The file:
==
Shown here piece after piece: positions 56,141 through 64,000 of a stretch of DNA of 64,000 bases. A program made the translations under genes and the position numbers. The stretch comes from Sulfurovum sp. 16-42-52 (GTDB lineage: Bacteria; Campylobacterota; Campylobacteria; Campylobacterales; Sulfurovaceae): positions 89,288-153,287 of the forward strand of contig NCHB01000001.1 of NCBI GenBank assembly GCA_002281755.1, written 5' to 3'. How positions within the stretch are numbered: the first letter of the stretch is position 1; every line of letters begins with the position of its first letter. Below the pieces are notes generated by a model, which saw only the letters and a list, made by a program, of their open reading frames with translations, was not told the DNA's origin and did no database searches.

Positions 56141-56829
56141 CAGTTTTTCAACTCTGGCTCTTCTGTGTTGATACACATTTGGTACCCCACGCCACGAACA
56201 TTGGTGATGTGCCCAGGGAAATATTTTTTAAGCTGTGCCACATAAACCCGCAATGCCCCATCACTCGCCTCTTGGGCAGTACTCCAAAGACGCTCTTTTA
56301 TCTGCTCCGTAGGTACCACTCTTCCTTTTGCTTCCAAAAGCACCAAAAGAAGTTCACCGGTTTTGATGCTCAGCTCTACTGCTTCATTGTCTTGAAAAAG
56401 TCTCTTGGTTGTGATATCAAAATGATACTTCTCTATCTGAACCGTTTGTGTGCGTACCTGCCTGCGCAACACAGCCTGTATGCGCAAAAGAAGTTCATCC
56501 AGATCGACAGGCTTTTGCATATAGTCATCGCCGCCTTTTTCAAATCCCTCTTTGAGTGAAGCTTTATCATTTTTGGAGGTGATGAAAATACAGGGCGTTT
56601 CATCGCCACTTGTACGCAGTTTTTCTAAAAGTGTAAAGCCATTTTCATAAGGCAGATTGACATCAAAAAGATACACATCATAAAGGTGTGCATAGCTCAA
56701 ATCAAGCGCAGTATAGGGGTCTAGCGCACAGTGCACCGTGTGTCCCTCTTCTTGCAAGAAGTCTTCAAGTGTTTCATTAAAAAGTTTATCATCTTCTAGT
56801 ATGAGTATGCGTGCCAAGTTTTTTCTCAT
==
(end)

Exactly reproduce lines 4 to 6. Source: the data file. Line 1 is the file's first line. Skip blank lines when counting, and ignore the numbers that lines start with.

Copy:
56201 TTGGTGATGTGCCCAGGGAAATATTTTTTAAGCTGTGCCACATAAACCCGCAATGCCCCATCACTCGCCTCTTGGGCAGTACTCCAAAGACGCTCTTTTA
56301 TCTGCTCCGTAGGTACCACTCTTCCTTTTGCTTCCAAAAGCACCAAAAGAAGTTCACCGGTTTTGATGCTCAGCTCTACTGCTTCATTGTCTTGAAAAAG
56401 TCTCTTGGTTGTGATATCAAAATGATACTTCTCTATCTGAACCGTTTGTGTGCGTACCTGCCTGCGCAACACAGCCTGTATGCGCAAAAGAAGTTCATCC